Weight Limits

Do you have a weight limit policy in your adaptive riding** program?

If you do….

  • Is it working well? Do you stick to it?
  • Is it not working well?
  • Is something just not right?
  • Do you have a policy but still make exceptions to the rules?

If you don’t….

  • Do you feel that you don’t serve enough students to need one?
  • Do you not know where to start when it comes to setting a weight limit?
  • Do you have students who would probably be over the weight limit policy you want to put into place so you are holding off on enforcing one?

Why are weight limits and a policy to back them important?

Having a clear, concise weight limit policy benefits adaptive riding programs of every size and shape….from a large high volume EAAT ‘center’ with participant numbers in the triple digits to a smaller, private program with just a handful of students. I also think that weight limit polices should applly to traditional riding programs as well!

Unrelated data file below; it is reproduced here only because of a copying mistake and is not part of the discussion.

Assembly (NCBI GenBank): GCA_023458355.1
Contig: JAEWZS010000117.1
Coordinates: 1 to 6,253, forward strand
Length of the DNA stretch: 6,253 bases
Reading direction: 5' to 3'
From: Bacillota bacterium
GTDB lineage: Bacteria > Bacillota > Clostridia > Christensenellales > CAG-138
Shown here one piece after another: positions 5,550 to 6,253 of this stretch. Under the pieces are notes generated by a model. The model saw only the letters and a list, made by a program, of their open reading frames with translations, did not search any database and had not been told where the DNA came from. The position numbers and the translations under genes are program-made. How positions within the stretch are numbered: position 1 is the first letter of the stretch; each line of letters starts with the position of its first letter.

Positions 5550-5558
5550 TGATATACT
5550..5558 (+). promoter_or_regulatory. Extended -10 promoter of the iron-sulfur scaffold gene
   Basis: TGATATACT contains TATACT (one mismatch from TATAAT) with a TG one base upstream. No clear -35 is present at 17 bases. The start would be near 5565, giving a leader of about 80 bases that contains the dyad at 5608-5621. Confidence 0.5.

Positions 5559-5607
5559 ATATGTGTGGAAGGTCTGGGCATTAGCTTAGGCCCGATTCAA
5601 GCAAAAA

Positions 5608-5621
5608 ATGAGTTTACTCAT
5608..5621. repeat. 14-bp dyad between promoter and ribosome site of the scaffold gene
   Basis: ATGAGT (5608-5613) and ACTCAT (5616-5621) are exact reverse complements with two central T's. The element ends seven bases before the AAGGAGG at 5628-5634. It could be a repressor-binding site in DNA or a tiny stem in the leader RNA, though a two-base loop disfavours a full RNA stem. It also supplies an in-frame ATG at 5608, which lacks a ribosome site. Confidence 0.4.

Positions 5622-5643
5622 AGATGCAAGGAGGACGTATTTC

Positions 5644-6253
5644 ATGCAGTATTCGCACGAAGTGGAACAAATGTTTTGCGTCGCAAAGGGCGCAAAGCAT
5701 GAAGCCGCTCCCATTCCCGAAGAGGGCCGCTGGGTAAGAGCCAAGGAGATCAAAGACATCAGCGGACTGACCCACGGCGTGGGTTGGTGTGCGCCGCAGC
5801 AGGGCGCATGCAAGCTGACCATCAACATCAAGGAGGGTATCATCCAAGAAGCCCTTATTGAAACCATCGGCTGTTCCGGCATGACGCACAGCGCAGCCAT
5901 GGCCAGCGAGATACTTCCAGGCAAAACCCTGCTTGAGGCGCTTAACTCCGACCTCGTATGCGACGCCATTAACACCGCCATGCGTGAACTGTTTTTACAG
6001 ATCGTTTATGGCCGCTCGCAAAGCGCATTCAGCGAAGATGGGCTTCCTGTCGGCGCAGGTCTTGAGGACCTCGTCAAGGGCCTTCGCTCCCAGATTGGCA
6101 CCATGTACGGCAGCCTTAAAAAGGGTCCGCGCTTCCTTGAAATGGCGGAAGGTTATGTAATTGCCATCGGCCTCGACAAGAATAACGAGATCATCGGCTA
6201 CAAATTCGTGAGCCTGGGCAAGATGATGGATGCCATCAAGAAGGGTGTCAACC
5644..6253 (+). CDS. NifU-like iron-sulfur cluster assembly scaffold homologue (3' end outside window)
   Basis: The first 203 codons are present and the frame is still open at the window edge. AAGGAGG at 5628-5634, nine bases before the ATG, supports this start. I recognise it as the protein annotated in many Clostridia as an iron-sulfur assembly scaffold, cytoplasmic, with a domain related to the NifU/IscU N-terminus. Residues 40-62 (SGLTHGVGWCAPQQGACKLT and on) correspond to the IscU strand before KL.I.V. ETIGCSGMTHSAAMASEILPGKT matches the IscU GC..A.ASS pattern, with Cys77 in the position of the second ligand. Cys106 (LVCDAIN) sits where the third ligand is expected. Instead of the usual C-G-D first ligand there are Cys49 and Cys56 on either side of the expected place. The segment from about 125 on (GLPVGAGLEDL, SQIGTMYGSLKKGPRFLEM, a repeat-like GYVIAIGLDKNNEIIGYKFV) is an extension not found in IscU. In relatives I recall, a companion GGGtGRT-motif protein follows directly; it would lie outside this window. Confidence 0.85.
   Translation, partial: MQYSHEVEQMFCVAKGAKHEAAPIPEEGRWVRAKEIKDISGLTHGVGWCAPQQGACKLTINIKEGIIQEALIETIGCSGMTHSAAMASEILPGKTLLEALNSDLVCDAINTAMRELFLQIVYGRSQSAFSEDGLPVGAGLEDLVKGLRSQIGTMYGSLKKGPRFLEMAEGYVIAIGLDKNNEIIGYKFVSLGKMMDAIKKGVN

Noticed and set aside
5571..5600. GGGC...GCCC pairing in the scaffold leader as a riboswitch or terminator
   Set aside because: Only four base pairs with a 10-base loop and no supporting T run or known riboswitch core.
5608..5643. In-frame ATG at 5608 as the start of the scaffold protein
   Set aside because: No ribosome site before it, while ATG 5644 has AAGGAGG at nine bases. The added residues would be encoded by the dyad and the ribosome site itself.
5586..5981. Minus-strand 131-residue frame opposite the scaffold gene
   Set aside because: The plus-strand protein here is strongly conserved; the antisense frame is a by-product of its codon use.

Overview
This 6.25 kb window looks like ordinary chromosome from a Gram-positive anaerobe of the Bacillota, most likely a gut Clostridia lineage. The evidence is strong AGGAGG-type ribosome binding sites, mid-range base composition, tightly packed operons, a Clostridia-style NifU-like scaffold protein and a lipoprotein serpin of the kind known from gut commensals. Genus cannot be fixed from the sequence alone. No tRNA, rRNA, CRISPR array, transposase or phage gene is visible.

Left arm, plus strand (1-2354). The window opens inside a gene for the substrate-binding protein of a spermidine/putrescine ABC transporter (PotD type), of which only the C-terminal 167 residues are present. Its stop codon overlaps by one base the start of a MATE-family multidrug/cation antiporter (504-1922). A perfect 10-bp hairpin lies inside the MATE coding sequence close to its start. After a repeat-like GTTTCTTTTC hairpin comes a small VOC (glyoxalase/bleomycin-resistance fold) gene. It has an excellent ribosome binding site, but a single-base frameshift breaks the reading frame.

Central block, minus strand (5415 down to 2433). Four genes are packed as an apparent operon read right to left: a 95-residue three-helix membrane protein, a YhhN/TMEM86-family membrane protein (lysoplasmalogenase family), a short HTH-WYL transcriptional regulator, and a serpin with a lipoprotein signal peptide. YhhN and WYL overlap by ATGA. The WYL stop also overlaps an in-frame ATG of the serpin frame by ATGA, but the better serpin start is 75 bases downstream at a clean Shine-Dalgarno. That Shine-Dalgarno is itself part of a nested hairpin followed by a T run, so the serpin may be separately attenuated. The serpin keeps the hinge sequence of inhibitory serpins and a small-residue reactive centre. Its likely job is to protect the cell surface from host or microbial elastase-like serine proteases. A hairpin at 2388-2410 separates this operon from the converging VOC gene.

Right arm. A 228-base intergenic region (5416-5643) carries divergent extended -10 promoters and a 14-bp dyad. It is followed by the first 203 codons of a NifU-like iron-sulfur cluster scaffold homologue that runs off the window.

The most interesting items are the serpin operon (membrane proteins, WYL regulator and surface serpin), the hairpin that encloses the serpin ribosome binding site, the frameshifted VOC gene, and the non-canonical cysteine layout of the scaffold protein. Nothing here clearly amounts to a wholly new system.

Often times we think that weight limit policies are mostly there to help protect our equine coworkers and help them have happy, healthy, long careers. However, weight limits also critical in maintaining the safety of the students, volunteers, and instructors!

Click Here for TWO Free Downloads!

This download includes:  Sample Weight Limit Policy and a Template for a Herd Crucial Information Chart that gives an easy to read and post document you can post in easy to access places.

How do you set weight limits?

This is where it gets a little tricky.